from the system-works! dept
We've previously discussed how the lack of IP protection in the fashion industry really hasn't kept many designers from making tons of money, despite maximalists' protests to the contrary. The larger issue seems to be counterfeit goods, rather than anyone passing off someone else's creation as their own, and even that has its own stimulatory effect. But there will always be those that try to assert control over aspects of the design process, because trying to control the end product gets you nowhere.
Design Collection Inc., a "textile and garment resource," has filed a fistful of lawsuits alleging that a multitude of clothing retailers have ripped off its copyrighted horizontal stripe pattern. The latest filings target a dozen or so retailers, as well as a number of Does for allegedly infringing on this:
That's from one filing naming Jinwon Apparel and The Buckle (among others).
It takes a seriously creative eye to view these as infringing. Take any garment with horizontal stripes of varying widths and shades and hold it next to another one and you're bound to see some similarities. The closeup photos don't really clarify much. If anything, they seem to indicate there are more differences than similarities. The top one's pattern seems close until you see the entire end product, at which point the comparison falls apart. The lower photo has even fewer similarities in the closeup, never mind the overall photo that shows us only part of the entire product.
And so on it goes. Design Collection has sued clothing retailers over a few different patterns (the stripes surfacing most often) going all the way back to 2011, when ironically enough, it was sued by United Fabrics International for allegedly ripping off some of UFI's designs. (That UFI's designs are protected under copyright is itself a bit of a joke, considering most are generic floral patterns or animal prints.)
While this may be part of the fashion world where copyright protection really doesn't exist, designers can copyright patterns like Design Collection has done here. The copyright office, unlike the USPTO, doesn't make any determination as to whether the submission deserves protection. If you register it, it's yours and you can do what you want with it, like "license it" (read: sell bolts of fabric to -- you can't actually "license" fabric) to apparel companies or, you know, drag them to court and make them point out how their irregular stripes are significantly different from your irregular stripes.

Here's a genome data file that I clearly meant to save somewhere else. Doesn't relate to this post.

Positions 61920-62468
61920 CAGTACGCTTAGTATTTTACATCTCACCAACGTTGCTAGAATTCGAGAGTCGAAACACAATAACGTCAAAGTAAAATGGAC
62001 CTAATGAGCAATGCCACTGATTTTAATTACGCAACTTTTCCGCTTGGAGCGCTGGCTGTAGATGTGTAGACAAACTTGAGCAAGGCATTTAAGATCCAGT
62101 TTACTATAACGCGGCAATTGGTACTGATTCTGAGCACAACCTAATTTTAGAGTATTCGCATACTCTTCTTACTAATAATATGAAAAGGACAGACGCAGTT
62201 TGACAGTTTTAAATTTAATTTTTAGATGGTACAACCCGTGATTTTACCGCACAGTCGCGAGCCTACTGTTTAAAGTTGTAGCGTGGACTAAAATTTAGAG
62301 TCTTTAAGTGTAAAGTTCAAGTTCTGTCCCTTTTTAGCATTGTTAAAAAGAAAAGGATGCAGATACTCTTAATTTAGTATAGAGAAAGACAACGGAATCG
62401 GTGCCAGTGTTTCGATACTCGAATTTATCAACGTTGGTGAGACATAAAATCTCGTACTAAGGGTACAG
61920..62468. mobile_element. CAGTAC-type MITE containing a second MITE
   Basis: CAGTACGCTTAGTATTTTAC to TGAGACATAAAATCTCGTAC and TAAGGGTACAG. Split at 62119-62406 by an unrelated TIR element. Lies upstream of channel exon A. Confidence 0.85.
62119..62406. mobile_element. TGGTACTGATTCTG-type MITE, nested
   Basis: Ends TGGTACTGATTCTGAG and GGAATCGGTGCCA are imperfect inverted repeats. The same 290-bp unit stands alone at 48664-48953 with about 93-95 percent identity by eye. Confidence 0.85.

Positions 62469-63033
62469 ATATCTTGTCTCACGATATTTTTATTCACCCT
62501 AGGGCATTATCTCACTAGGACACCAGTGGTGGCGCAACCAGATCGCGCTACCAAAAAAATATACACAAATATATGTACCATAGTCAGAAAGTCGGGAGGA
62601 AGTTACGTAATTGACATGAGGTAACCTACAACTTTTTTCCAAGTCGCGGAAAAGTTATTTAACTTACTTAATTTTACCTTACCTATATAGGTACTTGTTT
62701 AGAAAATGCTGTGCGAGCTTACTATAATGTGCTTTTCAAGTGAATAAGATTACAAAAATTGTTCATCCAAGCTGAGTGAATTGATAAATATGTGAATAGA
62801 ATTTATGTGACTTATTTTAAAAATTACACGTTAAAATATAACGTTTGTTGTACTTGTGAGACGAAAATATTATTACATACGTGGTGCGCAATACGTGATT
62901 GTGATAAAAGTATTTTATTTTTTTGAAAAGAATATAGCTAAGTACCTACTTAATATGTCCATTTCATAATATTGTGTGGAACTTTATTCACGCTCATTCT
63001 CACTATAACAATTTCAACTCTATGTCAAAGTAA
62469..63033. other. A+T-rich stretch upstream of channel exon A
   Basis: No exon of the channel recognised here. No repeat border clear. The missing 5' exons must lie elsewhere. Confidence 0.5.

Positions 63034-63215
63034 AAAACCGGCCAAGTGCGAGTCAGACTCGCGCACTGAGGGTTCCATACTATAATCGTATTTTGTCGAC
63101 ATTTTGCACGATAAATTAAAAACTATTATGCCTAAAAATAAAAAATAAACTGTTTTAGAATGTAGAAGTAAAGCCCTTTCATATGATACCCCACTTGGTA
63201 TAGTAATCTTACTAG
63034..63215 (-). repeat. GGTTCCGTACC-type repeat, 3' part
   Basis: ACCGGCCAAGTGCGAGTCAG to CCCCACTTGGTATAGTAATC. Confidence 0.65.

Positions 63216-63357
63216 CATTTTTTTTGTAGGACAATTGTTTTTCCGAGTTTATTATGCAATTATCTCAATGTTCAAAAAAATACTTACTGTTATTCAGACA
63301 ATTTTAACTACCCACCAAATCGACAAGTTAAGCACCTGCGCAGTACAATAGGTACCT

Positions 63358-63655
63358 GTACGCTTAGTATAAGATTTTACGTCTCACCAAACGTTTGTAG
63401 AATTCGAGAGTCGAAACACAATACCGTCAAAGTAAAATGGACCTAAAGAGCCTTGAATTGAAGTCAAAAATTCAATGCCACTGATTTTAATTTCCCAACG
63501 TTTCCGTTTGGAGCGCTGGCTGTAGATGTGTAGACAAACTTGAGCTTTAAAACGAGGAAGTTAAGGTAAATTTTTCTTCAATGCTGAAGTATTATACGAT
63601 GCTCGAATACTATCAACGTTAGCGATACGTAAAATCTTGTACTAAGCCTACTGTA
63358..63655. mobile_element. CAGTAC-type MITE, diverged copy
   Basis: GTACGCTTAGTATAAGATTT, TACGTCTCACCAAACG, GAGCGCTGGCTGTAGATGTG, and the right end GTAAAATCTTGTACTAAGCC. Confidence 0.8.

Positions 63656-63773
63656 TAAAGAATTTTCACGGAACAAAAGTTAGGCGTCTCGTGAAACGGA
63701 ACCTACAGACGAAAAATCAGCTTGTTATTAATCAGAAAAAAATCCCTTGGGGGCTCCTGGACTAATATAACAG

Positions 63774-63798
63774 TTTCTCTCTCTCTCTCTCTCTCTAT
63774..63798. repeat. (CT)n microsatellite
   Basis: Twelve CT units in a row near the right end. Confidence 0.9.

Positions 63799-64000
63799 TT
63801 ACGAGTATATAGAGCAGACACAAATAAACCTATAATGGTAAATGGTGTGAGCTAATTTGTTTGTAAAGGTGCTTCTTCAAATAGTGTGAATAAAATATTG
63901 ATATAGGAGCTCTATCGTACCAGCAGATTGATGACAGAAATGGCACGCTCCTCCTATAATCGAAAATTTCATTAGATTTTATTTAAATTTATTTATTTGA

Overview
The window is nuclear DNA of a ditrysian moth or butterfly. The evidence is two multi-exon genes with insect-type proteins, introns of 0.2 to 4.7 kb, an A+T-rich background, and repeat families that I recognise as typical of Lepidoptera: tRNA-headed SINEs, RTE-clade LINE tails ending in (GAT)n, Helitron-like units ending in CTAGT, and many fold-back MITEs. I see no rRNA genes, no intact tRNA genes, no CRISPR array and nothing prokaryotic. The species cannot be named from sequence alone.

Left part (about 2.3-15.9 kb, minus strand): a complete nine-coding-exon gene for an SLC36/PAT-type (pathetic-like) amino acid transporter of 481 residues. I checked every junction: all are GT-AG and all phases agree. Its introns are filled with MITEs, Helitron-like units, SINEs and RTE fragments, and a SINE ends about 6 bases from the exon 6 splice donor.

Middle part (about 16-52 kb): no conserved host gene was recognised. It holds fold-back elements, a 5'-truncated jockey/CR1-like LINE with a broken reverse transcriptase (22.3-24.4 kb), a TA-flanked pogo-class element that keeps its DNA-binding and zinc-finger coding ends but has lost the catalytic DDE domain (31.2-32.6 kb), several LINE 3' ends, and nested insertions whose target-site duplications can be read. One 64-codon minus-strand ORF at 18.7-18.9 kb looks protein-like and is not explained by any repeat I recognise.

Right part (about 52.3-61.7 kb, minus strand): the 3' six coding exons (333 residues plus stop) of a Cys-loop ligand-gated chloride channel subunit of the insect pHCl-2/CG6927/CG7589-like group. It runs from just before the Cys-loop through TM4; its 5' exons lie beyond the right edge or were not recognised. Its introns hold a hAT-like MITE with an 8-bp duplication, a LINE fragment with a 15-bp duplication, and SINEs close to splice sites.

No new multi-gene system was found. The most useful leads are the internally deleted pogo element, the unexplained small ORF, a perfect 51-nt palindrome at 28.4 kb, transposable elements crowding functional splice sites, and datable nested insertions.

Some of this ridiculousness (copyright fights over patterns) has previously surfaced in odd places, like quilting… and origami. Recognizable patterns would normally fall under the purview of trademark (think Louis Vuitton's infamous "LV"), so seeing something as generic as stripes being the center of a copyright lawsuit is something of an anomaly.
Design Collection may have a valid claim here, but I'm not seeing it. The tendency of anything with stripes of varying widths and colors to resemble something else equally as randomized pattern-wise would seem to indicate that the "design" isn't original enough to warrant protection. But a copyright isn't a trademark, so that bar may never need to be approached, much less surmounted.
Put a skeptical enough mind to it and these lawsuits look more like an aggrieved company poring through clothing companies' offerings until it can find something to use to punish them for choosing a different supplier. Take a look at the wording used in the filings:
Plaintiff is informed and believes and thereon alleges that Defendants, and each of them, had access to Subject Design including, without limitation, through (a) access to Plaintiff’s showroom and/or design library; (b) access to illegally distributed copies of the Subject Design by third-party vendors and/or DOE Defendants, including without limitation international and/or overseas converters and printing mills; (c) access to Plaintiff’s strike-offs and samples, and (d) garments manufactured and sold to the public bearing fabric lawfully printed with Subject Design by Plaintiff for its customers.The first paragraph entertains global conspiracy theories while the second alleges "illegal modifications" to its designs. The first is going to be awfully hard to prove and the latter may invite unwanted discussion about non-infringing derivative works.
Plaintiff is informed and believes and thereon alleges that one or more of the Defendants manufactures garments and/or is a garment vendor. Plaintiff is further informed and believes and thereon alleges that said Defendant(s) has an ongoing business relationship with Defendant retailers, and each of them, and supplied garments to said retailers, which garments infringed Subject Design in that said garments were composed of fabric which featured an unauthorized print design(s) that were identical or substantially similar to Subject Design, or were an illegal modification thereof.
All in all, this seems to be a case of really really wanting to see infringement where none exists and hoping the defendants will be happier to settle rather than try to defend themselves from a variety of claims that might prove difficult to disprove.